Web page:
Telling Your Stories to Your Children

My mother made a suggestion the other day that caught me off guard. And the more I thought about it, the more important it seemed. Believe it or not, I’ve never been a very good journal keeper. There was a two year period, before marriage and kids, where I was a faithful journal keeper. But other than that, my journaling has been sporadic at best. Back to the point, my mother said, “You need to be telling your stories to your children.”

Telling Your Stories to Your Children |

The featured picture is of my Grandfather who served on an Air Force base as a mechanic. He is holding my three oldest when they were 4, 2, and newborn.

She was right. Mothers and Fathers need to be telling their stories to their children. Whether the stories are written or verbally told, children need to hear about the time when their parents were younger. Telling these stories helps children know about life and how life was different, yet the same.  More importantly, it helps make parents real to their children.

Stories from the past help teach many important truths about life. I remember speaking with my Grandmother when the US was in the middle of the recession in 2009. She lived through the Great Depression. She spoke of neighbors reaching out to neighbors to help each other through the lean times. She spoke of having one precious pair of shoes. And she spoke of a carefully created and cherished doll. Not that the recession was anything like the Great Depression, but being able to talk to her about her experiences and how her family made it through gave me a much better perspective on how minor my family’s issues were at the time.

Similarly, my parents had their first three children one year apart. After the birth of my first child, my parents talked about how those first years went for them. My father was an Air Force Policeman during the Vietnam War. My mom talked about how they ate hamburger tacos and homemade canned green beans almost every night. They got the hamburger from my grandfather’s cattle ranch, and the green beans from the garden.  The story sounds a bit familiar, having lived through some of those years in my own life – although, my children are two years apart.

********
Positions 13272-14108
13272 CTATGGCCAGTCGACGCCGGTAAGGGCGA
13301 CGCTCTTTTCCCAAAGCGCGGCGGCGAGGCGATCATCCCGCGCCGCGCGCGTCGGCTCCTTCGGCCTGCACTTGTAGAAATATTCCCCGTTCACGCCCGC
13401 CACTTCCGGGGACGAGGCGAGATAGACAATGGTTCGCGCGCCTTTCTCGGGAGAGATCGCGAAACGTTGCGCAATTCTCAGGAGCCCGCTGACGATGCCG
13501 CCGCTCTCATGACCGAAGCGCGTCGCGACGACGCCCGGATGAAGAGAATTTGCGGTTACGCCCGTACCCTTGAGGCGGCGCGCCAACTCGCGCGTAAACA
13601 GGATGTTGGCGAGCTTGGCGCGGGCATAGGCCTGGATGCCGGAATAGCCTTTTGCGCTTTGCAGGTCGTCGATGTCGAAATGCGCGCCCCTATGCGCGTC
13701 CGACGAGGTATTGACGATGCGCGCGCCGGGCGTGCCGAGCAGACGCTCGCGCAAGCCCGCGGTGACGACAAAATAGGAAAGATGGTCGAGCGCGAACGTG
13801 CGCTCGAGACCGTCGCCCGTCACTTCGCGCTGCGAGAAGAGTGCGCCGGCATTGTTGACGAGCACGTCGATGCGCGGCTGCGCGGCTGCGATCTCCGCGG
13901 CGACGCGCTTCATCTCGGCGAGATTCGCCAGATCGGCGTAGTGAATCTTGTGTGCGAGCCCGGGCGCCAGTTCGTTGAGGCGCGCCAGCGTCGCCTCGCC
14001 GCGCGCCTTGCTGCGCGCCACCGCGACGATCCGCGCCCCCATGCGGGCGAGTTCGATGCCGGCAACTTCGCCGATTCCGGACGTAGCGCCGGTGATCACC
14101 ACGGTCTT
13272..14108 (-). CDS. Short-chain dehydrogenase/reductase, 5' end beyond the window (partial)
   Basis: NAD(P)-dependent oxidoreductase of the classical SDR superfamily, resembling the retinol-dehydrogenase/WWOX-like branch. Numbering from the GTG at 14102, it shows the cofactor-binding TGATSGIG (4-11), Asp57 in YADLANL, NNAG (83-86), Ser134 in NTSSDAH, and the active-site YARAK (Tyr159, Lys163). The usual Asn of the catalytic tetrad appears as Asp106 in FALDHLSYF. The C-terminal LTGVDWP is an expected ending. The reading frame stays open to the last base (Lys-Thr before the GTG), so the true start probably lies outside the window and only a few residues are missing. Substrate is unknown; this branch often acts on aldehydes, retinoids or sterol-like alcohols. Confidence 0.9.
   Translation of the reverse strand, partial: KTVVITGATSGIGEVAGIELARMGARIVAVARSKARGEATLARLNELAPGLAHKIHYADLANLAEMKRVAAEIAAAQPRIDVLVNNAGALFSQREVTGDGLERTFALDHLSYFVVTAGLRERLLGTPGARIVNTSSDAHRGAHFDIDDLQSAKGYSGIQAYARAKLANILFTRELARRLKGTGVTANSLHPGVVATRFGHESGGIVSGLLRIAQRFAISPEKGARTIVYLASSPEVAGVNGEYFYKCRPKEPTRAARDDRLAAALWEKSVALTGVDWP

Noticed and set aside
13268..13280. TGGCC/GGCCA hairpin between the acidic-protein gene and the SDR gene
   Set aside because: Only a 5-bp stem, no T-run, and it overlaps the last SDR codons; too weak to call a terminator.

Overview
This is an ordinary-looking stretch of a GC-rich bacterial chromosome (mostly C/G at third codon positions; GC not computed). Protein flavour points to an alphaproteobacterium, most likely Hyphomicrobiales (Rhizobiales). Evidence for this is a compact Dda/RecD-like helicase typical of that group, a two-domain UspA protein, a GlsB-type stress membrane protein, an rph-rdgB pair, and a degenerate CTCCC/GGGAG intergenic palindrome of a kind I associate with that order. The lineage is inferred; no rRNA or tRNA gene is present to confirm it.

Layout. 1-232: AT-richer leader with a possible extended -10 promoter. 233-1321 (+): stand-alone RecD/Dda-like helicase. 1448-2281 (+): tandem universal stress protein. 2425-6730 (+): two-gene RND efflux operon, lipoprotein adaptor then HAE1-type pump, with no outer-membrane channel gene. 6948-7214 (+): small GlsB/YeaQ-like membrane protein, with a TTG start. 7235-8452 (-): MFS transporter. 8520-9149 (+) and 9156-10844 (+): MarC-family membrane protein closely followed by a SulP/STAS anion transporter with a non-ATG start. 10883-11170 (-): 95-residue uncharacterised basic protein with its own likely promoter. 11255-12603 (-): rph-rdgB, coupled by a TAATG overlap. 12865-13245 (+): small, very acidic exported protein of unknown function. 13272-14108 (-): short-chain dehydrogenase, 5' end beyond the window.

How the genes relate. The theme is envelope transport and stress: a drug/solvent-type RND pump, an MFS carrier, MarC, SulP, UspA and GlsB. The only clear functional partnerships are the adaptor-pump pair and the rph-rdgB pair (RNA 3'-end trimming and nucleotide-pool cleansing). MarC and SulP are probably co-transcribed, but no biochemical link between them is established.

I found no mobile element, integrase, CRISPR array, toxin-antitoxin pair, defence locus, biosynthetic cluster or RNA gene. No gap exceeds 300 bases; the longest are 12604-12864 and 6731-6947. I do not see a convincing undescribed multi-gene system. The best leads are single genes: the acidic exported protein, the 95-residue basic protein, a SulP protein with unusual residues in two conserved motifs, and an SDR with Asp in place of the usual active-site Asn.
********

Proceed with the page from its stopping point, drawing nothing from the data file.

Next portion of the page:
These stories helped me to better understand life and what life was like for my parents and grandparents. But, more importantly, stories about my parents and grandparents make them concrete and more than just the title of “Mom” or “Dad”, and “Grandma” and “Granddad.”  My stories will help my children do the same.

Offering glimpses into our past life makes us more approachable and human to our children. If I share my stories, my children will know who I really was. That I not only was a mother, but that I was also a daughter, sister, aunt, and cousin.

My children will learn that I was terrible at spelling (still am.), that I spoke two foreign languages, and got to travel to five different countries. But, not only will they learn what I did— they will learn who I am and how I dealt with hard things in life. And those may be the most important lessons of all to learn.


  1. As a child, some of my favorite memories with my family were when my parents shared family stories. Sometimes it was around a campfire or came about when we all were doing a chore together, and sometimes at the dinner table. I felt a special connection to my parents and siblings at these moments. We do need to tell our stories to our children.


    1. Sarah, thank you for your thoughtful comments. I really appreciate them. Thanks for spending some time with my stories. Have a fantastic weekend. :)


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